VANDENBERG AIR FORCE BASE, Calif. --  A Delta II rocket appears to erupt from the undulating clouds of smoke below as it launches with the joint NASA/French Space Agency oceanography satellite Jason 1 and Thermosphere Ionosphere Mesosphere Energetics and Dynamics satellite aboard.  Liftoff from Launch Complex 2W occurred at 7:07 a.m. PST (10:07 a.m. EST or 15:07 GMT).  Jason 1 joins the orbiting Topex/Poseidon satellite to continue observations of the global climate interaction occurring between the sea and the atmosphere as a result of stored solar energy.  Instruments on Jason 1 will map variations in ocean surface topography to monitor world ocean circulation, study interactions of the oceans and atmosphere, improve climate predictions and observe events like El Nino.  The mission is expected to last three years.  The TIMED satellite will study a little-known region above the atmosphere, some 40 to 110 miles from the Earth's surface. Studying this region has been nearly impossible until now because conventional airplanes and balloons cannot reach this high altitude, and it is too low for direct satellite measurements KSC01pd1821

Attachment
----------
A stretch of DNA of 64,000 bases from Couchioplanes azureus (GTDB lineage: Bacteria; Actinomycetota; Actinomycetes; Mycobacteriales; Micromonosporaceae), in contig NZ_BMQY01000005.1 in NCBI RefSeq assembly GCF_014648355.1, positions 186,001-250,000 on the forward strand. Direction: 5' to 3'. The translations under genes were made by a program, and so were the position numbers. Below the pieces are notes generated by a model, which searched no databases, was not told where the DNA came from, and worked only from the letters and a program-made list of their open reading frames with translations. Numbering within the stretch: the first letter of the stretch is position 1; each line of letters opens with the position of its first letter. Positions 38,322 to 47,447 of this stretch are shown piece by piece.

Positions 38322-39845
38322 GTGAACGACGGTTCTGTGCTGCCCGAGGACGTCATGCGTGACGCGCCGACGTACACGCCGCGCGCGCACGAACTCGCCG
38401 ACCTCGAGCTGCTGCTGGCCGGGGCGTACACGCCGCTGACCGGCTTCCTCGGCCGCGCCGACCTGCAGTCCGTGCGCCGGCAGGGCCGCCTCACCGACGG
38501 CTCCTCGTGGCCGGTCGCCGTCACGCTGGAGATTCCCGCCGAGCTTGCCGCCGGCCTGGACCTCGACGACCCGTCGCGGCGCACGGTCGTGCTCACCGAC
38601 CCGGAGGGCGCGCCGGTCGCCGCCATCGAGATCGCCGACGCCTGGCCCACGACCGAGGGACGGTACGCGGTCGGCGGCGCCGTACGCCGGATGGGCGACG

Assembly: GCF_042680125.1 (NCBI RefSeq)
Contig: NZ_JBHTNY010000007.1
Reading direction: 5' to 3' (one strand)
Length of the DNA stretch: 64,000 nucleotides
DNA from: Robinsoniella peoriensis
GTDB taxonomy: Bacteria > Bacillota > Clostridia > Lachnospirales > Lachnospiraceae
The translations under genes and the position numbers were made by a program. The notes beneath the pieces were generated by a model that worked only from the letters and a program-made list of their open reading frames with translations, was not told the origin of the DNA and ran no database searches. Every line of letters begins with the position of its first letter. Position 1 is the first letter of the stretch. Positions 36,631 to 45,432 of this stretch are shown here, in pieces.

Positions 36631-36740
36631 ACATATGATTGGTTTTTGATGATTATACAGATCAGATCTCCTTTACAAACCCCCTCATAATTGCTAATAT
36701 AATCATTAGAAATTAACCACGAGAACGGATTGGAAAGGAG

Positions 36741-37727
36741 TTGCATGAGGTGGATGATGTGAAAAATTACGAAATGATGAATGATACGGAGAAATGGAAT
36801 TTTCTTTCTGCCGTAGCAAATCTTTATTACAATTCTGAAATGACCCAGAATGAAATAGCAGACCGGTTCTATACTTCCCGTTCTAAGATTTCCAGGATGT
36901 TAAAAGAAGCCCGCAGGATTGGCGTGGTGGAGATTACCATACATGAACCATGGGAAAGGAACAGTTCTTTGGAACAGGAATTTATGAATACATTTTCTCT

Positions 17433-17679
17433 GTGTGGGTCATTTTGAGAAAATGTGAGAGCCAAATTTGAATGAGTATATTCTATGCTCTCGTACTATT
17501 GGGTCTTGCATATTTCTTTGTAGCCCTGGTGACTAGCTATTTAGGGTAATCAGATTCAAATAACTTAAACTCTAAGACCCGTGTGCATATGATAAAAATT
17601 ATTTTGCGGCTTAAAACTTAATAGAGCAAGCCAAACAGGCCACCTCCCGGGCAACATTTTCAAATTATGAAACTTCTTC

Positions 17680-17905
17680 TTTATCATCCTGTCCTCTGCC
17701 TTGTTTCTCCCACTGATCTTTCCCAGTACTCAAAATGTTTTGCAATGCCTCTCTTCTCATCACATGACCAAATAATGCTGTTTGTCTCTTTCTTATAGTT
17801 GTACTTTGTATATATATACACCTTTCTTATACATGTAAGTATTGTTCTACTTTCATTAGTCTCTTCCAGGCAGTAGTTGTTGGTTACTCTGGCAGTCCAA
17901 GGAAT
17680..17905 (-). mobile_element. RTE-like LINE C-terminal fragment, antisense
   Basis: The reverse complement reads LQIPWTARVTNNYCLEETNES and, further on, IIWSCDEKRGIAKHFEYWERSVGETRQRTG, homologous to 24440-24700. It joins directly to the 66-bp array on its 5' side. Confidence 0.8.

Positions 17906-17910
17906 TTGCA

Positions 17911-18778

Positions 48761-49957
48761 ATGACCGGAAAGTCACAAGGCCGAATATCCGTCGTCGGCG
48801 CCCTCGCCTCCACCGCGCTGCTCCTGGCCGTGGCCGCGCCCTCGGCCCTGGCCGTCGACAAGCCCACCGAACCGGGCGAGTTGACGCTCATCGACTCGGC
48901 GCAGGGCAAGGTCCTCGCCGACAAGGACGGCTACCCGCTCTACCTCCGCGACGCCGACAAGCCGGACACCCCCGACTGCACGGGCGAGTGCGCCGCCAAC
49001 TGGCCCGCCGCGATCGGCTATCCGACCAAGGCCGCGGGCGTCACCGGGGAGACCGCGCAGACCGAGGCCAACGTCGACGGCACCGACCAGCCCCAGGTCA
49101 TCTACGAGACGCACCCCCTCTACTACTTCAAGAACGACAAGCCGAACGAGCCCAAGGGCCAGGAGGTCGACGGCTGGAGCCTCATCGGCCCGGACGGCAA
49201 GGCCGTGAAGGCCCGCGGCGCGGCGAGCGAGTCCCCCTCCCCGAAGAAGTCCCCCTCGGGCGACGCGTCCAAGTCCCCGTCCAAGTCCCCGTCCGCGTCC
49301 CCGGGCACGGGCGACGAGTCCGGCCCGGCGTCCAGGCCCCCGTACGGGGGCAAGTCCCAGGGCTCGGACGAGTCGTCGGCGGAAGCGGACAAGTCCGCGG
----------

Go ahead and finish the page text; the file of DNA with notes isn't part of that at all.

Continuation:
VANDENBERG AIR FORCE BASE, Calif. -- A Delta II rocket appears to eru...

VANDENBERG AIR FORCE BASE, Calif. -- A Delta II rocket appears to erupt from the undulating clouds of smoke below as it launches with the joint NASA/French Space Agency oceanography satellite Jason 1 and Therm... More

VANDENBERG AIR FORCE BASE, Calif. -- With the aid of an overhead crane, workers guide the first stage of the United Launch Alliance Delta II rocket that will carry the Aquarius/SAC-D spacecraft into low Earth orbit, into the service tower at NASA's Space Launch Complex-2 (SLC-2) at Vandenberg Air Force Base in California.             Following final tests, the spacecraft will be integrated to the Delta II in preparation for the targeted June launch. Aquarius, the NASA-built instrument on the SAC-D spacecraft, on its three-year mission, will provide new insights into how variations in ocean surface salinity relate to fundamental climate processes. Photo credit: NASA/VAFB KSC-2011-3874